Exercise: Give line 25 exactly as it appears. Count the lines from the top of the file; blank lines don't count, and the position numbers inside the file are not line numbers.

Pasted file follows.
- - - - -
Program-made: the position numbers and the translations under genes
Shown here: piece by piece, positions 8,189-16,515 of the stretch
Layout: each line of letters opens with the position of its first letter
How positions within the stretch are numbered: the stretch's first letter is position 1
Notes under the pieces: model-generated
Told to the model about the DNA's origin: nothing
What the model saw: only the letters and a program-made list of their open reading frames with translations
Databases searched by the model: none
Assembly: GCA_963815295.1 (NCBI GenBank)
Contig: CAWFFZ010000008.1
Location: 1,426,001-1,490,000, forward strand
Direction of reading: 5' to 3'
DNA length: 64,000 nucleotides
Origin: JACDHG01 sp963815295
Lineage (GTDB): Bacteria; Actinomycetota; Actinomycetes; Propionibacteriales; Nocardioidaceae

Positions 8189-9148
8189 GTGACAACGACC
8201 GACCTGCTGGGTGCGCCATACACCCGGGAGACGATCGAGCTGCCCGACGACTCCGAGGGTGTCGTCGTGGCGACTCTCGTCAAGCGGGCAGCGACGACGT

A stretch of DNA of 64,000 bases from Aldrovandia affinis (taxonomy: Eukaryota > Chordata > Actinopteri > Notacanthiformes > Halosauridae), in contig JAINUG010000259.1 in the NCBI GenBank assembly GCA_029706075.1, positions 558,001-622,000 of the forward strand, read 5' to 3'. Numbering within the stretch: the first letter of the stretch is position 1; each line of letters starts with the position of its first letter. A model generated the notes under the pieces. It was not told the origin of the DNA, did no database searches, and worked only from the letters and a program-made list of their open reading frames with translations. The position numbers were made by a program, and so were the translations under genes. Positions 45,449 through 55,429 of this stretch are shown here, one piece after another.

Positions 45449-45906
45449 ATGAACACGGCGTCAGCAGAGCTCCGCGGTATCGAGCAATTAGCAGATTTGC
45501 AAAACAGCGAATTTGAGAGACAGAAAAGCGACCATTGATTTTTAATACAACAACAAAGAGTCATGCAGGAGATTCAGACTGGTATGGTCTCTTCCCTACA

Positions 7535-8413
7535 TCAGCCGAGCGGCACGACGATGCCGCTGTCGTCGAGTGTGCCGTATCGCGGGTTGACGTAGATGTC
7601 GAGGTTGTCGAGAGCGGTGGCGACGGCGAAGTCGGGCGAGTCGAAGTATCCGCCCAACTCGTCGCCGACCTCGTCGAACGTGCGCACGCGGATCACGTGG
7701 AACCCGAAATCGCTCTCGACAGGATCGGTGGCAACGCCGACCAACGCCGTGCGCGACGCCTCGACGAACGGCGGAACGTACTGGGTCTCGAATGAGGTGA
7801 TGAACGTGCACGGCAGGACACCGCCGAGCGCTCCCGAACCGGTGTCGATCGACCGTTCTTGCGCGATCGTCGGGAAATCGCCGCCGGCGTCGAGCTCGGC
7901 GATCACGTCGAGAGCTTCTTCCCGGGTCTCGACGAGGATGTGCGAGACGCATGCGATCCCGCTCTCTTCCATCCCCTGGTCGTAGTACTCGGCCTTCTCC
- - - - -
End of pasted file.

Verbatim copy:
7601 GAGGTTGTCGAGAGCGGTGGCGACGGCGAAGTCGGGCGAGTCGAAGTATCCGCCCAACTCGTCGCCGACCTCGTCGAACGTGCGCACGCGGATCACGTGG